It’s an apt picture from which to begin the book’s deeper dive into how women find their identities, communities, and purpose within the church—sometimes while feeling invisible or patronized. But Gaddini’s accounts often feel like reading about a religious social club rather than about women leading lives committed to furthering the gospel, which is the point of evangelicalism.
As a once-single evangelical woman myself, I felt both a kinship and a disconnect with the women featured in the book. Those profiled identify as evangelical Christians, but there is little depth to their conversations about God or the foundations of their faith. In fact, by the end of the book, two of the women featured essentially denounce Christianity altogether. This drastic turn serves to bolster Gaddini’s assertion that there is little hope for evangelicalism, but such a conclusion felt contrived, even if her subjects’ changes of heart were sincere.
Gaddini describes evangelicalism as a “demanding religion that requires its followers to go all-in, to commit completely and be transformed,” often treating it as a distinctly cult-like version of Christianity. In this, she doesn’t acknowledge that evangelicalism goes far beyond the privileged, white West, where the book’s central characters reside. A newbie to the subject would think evangelicalism is a dwindling, patriarchal subculture that is quickly dying out. In reality, evangelical Christianity is a global phenomenon that is growing like wildfire in places like Africa and South America.
Women in the book frequently lament how “exhausting” it is to be an evangelical woman fighting for gender equality in the church. They describe Jesus as “a rebel, a dissident and a feminist,” someone who was “all about disrupting hierarchies and modes of oppression.” These co-opted, progressive definitions of Jesus won’t sit well with orthodox readers, who may also find casual references to homosexuality being “fine” a little odd.
After one of the main churches featured in the book continues to disappoint the women with its lack of zeal for gender equality, they seem hopeless about the future of their faith. Some leave church altogether, others strip off their faith, and one begins attending a small church where she can “slip in and out” without being noticed. Are these really the only options? They aren’t, but the book’s prescriptive analysis was obvious from the beginning. Gaddini had a bone to pick with her former faith, and she didn’t hold back.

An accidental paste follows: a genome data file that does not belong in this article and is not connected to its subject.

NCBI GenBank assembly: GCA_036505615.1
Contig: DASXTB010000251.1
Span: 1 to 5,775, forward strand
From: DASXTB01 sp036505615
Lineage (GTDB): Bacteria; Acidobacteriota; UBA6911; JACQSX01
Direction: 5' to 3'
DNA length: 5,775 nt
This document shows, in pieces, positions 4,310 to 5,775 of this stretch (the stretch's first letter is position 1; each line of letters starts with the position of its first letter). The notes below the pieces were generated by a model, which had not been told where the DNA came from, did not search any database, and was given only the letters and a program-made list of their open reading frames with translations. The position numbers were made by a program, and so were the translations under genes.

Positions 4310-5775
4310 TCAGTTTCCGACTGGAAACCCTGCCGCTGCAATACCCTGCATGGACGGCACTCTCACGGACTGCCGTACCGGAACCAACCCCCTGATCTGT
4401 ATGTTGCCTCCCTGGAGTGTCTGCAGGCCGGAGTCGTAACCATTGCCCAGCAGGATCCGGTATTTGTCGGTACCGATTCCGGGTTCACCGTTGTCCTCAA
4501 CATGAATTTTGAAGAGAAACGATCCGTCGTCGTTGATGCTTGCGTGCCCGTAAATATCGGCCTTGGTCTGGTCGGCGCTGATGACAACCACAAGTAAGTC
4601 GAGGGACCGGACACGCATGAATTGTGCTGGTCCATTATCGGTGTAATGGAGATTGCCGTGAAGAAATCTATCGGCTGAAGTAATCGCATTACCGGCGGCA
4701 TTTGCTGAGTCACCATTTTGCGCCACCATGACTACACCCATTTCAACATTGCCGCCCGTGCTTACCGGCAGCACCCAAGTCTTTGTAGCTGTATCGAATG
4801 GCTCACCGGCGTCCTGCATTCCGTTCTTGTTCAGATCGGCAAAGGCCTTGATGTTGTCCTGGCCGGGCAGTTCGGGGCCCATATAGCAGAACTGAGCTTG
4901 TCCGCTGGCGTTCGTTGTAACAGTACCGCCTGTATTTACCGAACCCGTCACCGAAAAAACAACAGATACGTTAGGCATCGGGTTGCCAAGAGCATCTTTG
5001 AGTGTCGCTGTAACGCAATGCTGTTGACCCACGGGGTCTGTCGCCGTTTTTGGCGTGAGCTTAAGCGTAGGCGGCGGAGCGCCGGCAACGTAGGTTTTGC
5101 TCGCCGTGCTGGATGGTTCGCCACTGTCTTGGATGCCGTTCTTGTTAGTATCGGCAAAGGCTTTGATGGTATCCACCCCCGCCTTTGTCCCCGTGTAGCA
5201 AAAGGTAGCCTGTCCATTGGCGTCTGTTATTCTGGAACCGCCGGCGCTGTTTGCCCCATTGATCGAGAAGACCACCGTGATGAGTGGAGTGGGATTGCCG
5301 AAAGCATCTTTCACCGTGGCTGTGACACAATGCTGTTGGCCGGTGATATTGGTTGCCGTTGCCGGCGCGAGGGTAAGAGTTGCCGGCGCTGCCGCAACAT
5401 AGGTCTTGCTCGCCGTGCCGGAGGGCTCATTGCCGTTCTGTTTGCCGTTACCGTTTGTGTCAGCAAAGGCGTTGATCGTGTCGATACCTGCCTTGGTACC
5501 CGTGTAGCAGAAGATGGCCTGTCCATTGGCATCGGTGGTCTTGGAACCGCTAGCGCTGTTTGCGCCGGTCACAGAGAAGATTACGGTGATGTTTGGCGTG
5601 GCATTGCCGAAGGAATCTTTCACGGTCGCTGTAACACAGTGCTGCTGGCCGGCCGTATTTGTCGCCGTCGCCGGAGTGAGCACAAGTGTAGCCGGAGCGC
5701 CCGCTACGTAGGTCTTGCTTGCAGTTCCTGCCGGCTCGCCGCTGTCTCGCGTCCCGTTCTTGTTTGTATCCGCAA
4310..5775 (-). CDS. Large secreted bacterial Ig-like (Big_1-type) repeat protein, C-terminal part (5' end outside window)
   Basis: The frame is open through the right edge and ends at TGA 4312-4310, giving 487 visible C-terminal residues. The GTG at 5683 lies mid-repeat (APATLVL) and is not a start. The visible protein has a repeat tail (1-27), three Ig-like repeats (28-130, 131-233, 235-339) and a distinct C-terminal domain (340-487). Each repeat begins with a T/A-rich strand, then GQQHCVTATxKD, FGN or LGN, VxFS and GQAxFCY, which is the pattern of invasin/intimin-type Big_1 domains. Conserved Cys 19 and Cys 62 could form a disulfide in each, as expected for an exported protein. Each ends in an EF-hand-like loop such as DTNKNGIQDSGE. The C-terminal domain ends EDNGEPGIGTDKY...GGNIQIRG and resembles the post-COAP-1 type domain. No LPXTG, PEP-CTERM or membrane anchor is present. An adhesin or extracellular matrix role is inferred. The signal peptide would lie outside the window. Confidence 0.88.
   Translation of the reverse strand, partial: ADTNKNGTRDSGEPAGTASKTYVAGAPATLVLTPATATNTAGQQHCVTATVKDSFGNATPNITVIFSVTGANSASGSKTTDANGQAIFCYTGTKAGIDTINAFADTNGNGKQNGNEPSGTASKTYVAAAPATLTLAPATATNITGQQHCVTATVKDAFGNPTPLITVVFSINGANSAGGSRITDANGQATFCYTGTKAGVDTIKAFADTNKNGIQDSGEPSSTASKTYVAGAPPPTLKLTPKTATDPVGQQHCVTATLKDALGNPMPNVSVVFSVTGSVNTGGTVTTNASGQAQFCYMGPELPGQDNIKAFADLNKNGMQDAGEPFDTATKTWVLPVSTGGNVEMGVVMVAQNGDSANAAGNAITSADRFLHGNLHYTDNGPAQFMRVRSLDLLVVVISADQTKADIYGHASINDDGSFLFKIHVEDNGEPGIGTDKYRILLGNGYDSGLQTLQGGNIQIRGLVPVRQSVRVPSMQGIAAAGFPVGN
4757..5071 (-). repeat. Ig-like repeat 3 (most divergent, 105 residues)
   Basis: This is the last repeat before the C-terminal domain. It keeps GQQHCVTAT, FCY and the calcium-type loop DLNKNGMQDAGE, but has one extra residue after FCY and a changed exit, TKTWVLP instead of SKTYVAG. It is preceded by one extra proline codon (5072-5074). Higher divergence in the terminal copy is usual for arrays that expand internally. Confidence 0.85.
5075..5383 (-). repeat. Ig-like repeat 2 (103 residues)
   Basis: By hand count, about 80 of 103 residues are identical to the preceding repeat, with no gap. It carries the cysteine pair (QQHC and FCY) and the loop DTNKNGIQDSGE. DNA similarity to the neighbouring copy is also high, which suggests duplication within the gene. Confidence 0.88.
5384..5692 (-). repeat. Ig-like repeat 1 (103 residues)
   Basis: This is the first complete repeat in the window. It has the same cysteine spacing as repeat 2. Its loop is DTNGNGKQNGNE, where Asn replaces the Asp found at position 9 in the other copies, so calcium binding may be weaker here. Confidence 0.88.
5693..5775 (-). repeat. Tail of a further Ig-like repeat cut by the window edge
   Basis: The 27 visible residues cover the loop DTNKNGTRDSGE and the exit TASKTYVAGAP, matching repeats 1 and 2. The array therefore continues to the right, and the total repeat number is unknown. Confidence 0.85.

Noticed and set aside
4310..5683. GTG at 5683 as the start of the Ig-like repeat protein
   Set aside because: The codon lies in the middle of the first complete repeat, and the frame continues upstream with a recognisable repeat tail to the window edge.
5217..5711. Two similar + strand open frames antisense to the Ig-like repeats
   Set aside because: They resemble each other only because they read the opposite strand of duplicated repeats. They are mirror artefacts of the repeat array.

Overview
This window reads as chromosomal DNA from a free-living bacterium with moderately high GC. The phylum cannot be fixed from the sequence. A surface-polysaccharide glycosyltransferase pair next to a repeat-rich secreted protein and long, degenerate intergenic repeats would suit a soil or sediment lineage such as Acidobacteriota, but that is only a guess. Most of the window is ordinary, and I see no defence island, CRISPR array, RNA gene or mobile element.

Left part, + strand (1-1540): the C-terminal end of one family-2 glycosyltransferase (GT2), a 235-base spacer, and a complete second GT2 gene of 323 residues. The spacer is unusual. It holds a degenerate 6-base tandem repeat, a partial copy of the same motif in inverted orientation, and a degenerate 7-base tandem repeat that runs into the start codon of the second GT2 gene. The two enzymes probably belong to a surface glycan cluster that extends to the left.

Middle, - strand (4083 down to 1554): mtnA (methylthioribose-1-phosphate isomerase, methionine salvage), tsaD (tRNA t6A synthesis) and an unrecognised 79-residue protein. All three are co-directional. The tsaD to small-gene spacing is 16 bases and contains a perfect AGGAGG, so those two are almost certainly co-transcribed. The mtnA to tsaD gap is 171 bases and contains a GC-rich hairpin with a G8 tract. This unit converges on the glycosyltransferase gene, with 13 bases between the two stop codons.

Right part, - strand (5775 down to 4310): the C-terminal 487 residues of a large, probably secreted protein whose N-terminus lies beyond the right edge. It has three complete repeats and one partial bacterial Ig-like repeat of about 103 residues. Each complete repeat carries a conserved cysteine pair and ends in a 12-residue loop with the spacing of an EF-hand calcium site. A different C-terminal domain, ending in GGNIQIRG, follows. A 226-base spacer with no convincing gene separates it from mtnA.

Her words near the book’s end make this clear: “In white evangelicalism, the price of belonging includes embracing traditional femininity, heterosexuality, marriage, and sexual purity. … It includes invisibility and continual marginalization, made even worse if you are not white, middle class or straight—and if you remain single.”
To be sure, the evangelical church is hardly without blemish, and The Struggle to Stay is jam-packed with enough data to make you believe in the reality of what Gaddini calls the “dark side of hope.” But Christians do count the cost of following Jesus, and the Bible (not evangelicalism specifically) does call for forms of obedience like sexual purity. By conflating biblical commands with modern oppression of women, Gaddini weakens her case.
It’s true that traditional femininity, skin color, or marital status may be key markers in certain evangelical communities, but these are hardly requirements for membership in healthy churches, as most committed evangelicals would readily attest. It’s worth noting, too, that Gaddini’s call for singlehood to be valued as much as marriage and for a more welcoming embrace toward women in leadership positions in the church is one that I share.
Rather than leaving the local churches to which God calls us as his followers, I hope women will recognize how desperately they’re needed to ensure God’s purpose on earth is fulfilled through his body.
Ericka Andersen is a freelance journalist living in Indianapolis. Her forthcoming book, Reason to Return: Why Women Need the Church and the Church Needs Women, releases early next year.